Friday night I pondered staying behind in San Francisco and joining a few of my coworkers for dinner, staying long enough so that when I finally left I'd avoid most of the traffic. But I was tired and although the thought of dinner was appealing, I just wanted to get home. My poor brain has already been too befuddled this week, what with the 'we're checking out so we must be going home' false start it got on Wednesday.
Richard and I ended up ordering pizza and watching Princess Monanoke Friday night, since it was one of the newest movies that arrived from Netflix this week. It's a very odd movie. I felt though most of it that I was missing something vitally important. I think it's supposed to be based on an old Japanese legend. Perhaps there were background stories that would have filled in the gaps. Despite my misgivings about the plot, the animation was at least interesting. And besides I think after a week away from home I would have been willing to sit through something even more dull and insipid just for the sheer joy of being home with my husband and the cats.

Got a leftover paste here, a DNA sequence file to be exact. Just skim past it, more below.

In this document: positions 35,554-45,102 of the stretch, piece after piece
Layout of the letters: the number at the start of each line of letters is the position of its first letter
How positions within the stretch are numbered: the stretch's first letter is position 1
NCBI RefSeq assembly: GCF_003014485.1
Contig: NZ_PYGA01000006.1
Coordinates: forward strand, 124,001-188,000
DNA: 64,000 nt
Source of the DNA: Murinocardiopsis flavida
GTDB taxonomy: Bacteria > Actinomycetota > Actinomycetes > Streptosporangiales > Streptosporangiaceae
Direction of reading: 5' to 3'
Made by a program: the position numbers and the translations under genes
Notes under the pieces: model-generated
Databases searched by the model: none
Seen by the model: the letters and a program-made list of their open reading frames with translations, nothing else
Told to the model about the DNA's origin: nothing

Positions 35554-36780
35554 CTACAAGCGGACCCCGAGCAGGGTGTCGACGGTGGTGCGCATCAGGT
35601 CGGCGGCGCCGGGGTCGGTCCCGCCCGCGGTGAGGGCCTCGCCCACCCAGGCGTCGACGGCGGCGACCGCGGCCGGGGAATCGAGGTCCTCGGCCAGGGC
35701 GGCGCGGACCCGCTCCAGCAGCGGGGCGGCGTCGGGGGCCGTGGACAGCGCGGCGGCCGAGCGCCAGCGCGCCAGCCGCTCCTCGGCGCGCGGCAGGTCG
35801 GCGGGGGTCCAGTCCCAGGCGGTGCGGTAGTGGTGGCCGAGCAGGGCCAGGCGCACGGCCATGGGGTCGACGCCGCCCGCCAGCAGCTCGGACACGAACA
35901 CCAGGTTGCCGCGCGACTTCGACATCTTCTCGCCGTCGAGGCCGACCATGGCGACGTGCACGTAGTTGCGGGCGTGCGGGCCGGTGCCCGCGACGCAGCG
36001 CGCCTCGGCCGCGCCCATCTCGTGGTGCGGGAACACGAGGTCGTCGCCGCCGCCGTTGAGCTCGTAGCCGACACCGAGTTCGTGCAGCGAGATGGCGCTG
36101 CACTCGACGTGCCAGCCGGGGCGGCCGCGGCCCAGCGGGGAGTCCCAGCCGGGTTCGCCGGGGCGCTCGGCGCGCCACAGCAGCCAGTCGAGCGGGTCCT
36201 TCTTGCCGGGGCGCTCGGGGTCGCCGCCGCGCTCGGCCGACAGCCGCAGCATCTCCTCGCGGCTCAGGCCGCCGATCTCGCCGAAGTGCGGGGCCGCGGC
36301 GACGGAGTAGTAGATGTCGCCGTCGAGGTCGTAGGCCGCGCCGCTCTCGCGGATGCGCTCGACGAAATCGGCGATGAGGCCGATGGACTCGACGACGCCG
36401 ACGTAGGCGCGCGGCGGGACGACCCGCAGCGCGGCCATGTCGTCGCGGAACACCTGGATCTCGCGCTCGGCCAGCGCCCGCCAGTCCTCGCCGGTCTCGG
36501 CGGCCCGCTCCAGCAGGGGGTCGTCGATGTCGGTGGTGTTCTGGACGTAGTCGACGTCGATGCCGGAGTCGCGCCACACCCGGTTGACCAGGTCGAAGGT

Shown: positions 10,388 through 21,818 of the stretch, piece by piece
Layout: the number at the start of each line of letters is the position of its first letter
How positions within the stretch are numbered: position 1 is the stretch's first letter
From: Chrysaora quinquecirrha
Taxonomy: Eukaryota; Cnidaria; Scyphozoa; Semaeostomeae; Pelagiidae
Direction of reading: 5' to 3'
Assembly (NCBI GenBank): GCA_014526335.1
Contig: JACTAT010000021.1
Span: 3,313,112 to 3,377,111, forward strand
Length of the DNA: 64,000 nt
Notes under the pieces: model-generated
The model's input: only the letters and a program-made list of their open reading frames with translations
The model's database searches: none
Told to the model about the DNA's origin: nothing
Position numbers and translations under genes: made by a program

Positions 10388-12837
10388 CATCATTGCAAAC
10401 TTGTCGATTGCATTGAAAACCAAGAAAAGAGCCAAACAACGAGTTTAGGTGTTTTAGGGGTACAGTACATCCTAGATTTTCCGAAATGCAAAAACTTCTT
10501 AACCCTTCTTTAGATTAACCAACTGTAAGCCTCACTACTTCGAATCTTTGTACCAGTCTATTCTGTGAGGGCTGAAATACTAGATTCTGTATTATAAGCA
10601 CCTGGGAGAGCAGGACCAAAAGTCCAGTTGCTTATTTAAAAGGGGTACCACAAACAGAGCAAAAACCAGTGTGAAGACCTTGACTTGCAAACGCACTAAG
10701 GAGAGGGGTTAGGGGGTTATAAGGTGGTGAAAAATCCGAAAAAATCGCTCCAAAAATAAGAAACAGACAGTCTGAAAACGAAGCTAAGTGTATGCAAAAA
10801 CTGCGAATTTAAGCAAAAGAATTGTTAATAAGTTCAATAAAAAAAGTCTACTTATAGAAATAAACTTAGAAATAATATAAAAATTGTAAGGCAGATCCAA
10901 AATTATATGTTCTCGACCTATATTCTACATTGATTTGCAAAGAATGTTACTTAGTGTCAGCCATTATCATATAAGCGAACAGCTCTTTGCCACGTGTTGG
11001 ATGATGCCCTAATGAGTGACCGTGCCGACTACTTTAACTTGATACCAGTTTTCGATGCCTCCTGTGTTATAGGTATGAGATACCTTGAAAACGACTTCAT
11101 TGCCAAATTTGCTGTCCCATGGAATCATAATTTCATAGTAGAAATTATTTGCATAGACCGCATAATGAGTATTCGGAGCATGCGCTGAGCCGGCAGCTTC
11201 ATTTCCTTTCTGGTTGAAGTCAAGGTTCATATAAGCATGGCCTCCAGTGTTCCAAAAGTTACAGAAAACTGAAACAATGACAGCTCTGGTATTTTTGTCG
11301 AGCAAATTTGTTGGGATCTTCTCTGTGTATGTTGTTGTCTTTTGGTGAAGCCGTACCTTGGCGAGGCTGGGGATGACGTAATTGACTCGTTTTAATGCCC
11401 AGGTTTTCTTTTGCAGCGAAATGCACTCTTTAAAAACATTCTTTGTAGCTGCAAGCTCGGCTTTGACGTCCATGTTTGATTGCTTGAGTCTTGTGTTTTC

The cats have pretty much swarmed me most of the weekend. The second I sat down anywhere, something fuzzy was on my lap and at least one more was on the floor by my feet, crying pitifully for attention. Our suitcases were populated with cat the moment they were opened, and they followed us through the house every time we'd move from room to room, as if they were afraid we'd disappear again.
I got new black shoes for work. We swung by the library so I could pick up my latest book on hold. We ate cornmeal waffles with pecan butter for breakfast and Chinese food for dinner. We spent a few hours pondering the merits of the Palm m515 versus the Palm Tungsten – a task which involved traveling through two different counties and to three different stores to compare prices and accessories. We watched a marvelous rendition of How to Succeed in Business Without Really Trying, put on by the Davis Musical Theater Company, which scored bonus points for being completely lacking in any long and painful interpretive dances. I pondered sending joyous fan email to the producer, begging them to use this choreographer more often (hence avoiding more long and painful interpretive dances in our future). I picked up a tenor recorder from my dad and a fingering chart to try to jog my foggy memory on how the heck to play this thing I haven't touched in probably at least 20 years.
We did our laundry and plowed through a week's worth of mail, and put all that clean laundry right back into our suitcases in preparation for leaving again. I ran around and watered plants and paid bills and unearthed the breakfast nook table from the pile of mail that had accumulated the previous week. And then we both loaded up our cars and printed out directions, and here I am, back in San Francisco, ready to wash, rinse, and repeat the same thing yet another time.